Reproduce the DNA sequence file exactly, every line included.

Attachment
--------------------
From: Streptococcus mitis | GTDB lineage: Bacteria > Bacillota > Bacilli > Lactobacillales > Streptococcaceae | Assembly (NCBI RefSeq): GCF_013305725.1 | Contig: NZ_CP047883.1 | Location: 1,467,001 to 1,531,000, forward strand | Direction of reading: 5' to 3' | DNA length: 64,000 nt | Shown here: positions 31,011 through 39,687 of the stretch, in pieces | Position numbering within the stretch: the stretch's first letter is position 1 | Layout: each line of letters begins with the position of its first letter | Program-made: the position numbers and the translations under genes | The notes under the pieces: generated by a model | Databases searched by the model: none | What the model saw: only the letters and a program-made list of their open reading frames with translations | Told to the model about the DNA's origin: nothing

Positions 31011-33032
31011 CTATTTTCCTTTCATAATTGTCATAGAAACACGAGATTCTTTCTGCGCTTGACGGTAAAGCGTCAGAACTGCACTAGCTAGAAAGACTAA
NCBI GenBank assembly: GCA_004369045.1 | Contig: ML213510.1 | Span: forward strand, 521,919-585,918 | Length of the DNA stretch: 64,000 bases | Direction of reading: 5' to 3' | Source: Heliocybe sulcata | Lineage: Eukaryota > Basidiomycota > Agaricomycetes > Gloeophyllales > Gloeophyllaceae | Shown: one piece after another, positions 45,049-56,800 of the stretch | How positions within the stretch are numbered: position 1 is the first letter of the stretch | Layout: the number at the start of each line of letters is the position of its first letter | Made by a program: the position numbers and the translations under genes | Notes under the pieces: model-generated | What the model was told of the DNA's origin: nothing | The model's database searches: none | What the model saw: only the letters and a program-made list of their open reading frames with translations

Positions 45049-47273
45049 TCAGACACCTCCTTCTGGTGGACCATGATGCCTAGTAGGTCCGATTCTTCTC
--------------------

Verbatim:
From: Streptococcus mitis | GTDB lineage: Bacteria > Bacillota > Bacilli > Lactobacillales > Streptococcaceae | Assembly (NCBI RefSeq): GCF_013305725.1 | Contig: NZ_CP047883.1 | Location: 1,467,001 to 1,531,000, forward strand | Direction of reading: 5' to 3' | DNA length: 64,000 nt | Shown here: positions 31,011 through 39,687 of the stretch, in pieces | Position numbering within the stretch: the stretch's first letter is position 1 | Layout: each line of letters begins with the position of its first letter | Program-made: the position numbers and the translations under genes | The notes under the pieces: generated by a model | Databases searched by the model: none | What the model saw: only the letters and a program-made list of their open reading frames with translations | Told to the model about the DNA's origin: nothing

Positions 31011-33032
31011 CTATTTTCCTTTCATAATTGTCATAGAAACACGAGATTCTTTCTGCGCTTGACGGTAAAGCGTCAGAACTGCACTAGCTAGAAAGACTAA
NCBI GenBank assembly: GCA_004369045.1 | Contig: ML213510.1 | Span: forward strand, 521,919-585,918 | Length of the DNA stretch: 64,000 bases | Direction of reading: 5' to 3' | Source: Heliocybe sulcata | Lineage: Eukaryota > Basidiomycota > Agaricomycetes > Gloeophyllales > Gloeophyllaceae | Shown: one piece after another, positions 45,049-56,800 of the stretch | How positions within the stretch are numbered: position 1 is the first letter of the stretch | Layout: the number at the start of each line of letters is the position of its first letter | Made by a program: the position numbers and the translations under genes | Notes under the pieces: model-generated | What the model was told of the DNA's origin: nothing | The model's database searches: none | What the model saw: only the letters and a program-made list of their open reading frames with translations

Positions 45049-47273
45049 TCAGACACCTCCTTCTGGTGGACCATGATGCCTAGTAGGTCCGATTCTTCTC